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Popular Italian American Magazine Gets New Look

Press Contact: Diane Crespy, 202-547-8115

For Immediate Release:

WASHINGTON, June 3, 2002Italian America® magazine, the nation's most widely read magazine for people of Italian heritage, has changed its design and editorial content to include more information in an easier-to-read format.

The new look was launched in May with the Spring 2002 issue of Italian America® , a publication of the Order Sons of Italy in America® (OSIA), the oldest and largest national organization for people of Italian descent in the U.S.

Some changes include larger type; more high-quality, larger pictures and graphics; and an emphasis on concise articles about Italian American newsmakers and statistics. The new layout provides for an overall friendlier reading experience, with a clear table of contents.

New department features include "Oggi in Italia," which highlights news and current trends in Italy; "Giovinezza!" a section aimed at young Italian Americans; and "Our Story," which features interesting but little-known facts about the contributions of Italian Americans to national and international life.

Each issue also will have two main features devoted to interviews with leading Italians and Italian Americans, and in-depth historical or cultural articles. At the same time, the publication continues to offer important organizational news for members of OSIA, the Sons of Italy Foundation® and the Commission for Social Justice®.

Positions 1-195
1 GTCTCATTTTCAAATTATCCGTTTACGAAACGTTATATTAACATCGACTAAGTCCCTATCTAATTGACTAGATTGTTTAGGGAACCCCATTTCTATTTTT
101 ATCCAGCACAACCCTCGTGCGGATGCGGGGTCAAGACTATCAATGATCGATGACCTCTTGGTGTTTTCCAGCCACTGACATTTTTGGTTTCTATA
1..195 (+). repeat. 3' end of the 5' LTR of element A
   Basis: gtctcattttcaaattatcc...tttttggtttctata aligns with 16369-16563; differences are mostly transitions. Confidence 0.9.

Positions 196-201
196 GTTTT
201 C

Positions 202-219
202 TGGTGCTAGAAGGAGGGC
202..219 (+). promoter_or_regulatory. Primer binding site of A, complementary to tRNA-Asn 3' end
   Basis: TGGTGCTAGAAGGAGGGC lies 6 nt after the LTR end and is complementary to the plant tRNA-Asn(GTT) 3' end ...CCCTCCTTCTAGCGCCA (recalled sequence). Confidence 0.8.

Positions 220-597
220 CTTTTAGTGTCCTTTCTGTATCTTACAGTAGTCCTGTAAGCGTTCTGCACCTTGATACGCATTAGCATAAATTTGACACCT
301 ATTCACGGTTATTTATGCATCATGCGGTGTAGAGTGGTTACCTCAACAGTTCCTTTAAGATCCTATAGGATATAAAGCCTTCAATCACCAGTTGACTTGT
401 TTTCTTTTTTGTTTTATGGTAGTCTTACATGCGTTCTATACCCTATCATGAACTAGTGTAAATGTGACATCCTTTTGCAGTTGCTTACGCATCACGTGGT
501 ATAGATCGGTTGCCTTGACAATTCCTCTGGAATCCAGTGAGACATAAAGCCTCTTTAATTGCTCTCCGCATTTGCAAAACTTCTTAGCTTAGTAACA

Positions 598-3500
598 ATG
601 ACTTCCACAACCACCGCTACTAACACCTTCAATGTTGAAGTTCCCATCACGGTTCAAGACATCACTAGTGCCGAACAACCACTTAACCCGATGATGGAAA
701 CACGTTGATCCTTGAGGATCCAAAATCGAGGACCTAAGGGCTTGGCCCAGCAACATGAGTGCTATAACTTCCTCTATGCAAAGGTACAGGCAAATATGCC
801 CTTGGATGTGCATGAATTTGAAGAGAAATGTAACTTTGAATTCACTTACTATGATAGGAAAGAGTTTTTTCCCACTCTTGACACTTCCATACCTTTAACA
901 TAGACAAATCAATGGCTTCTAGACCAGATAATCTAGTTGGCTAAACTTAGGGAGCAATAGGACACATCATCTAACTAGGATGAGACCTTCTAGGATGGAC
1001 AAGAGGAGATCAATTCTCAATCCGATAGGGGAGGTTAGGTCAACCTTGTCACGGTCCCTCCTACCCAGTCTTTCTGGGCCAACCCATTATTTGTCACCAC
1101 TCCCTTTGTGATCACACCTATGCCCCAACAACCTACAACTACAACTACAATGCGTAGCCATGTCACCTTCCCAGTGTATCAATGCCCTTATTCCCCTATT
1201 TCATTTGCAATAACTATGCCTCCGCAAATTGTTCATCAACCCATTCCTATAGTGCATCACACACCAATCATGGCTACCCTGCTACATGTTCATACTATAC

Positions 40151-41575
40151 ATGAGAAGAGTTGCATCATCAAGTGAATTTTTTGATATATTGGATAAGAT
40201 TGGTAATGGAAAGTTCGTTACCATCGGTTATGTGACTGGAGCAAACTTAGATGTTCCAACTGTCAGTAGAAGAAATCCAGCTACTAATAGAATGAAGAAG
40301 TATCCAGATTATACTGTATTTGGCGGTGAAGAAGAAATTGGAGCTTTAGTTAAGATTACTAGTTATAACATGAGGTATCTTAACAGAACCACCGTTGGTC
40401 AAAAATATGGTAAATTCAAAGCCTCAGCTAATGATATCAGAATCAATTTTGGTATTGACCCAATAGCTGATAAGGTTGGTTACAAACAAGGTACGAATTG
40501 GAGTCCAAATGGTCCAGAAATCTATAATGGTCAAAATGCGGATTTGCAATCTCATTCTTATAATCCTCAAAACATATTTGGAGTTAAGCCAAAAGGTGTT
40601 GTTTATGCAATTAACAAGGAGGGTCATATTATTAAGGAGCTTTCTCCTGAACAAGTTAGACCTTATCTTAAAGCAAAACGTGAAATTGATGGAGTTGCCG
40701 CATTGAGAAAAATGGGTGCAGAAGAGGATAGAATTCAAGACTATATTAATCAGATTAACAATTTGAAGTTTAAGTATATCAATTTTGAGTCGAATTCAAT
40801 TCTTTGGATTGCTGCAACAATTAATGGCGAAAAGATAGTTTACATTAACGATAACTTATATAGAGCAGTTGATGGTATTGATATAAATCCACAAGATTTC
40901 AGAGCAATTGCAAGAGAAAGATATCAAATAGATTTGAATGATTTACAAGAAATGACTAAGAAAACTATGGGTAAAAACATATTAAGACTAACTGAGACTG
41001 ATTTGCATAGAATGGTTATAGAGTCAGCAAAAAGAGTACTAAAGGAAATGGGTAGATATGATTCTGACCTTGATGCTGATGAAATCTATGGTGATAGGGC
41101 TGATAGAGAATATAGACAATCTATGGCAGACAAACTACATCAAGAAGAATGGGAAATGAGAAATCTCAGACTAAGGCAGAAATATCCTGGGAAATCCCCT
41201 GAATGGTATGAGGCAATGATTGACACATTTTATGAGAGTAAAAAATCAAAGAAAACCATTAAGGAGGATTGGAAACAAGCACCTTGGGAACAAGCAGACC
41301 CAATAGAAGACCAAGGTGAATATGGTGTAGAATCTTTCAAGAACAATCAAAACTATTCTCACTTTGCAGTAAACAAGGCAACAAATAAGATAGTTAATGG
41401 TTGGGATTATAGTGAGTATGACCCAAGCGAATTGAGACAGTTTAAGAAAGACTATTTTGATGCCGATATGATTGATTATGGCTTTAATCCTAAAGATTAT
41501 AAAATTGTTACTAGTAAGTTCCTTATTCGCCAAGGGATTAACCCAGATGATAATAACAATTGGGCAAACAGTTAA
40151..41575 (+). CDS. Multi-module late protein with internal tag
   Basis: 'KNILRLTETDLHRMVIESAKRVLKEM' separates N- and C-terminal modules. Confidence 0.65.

Italian America® magazine has a circulation of 65,000 and an estimated readership of approximately 130,000. OSIA members receive Italian America® as a membership benefit. To join OSIA and receive Italian America® free, visit or call 202/547-2900.

Non-member subscriptions to Italian America are also available. To subscribe send a check for $12 to: Italian America Subscriptions, 219 E St. NE, Washington, DC 20002.

OSIA was established in 1905 and today has 575,000 members and supporters in a network of more than 700 chapters coast to coast. OSIA works at the community, national and international levels to promote the heritage and culture of Italian Americans, the nation's fifth largest ethnic group, according to the U.S. Census Bureau.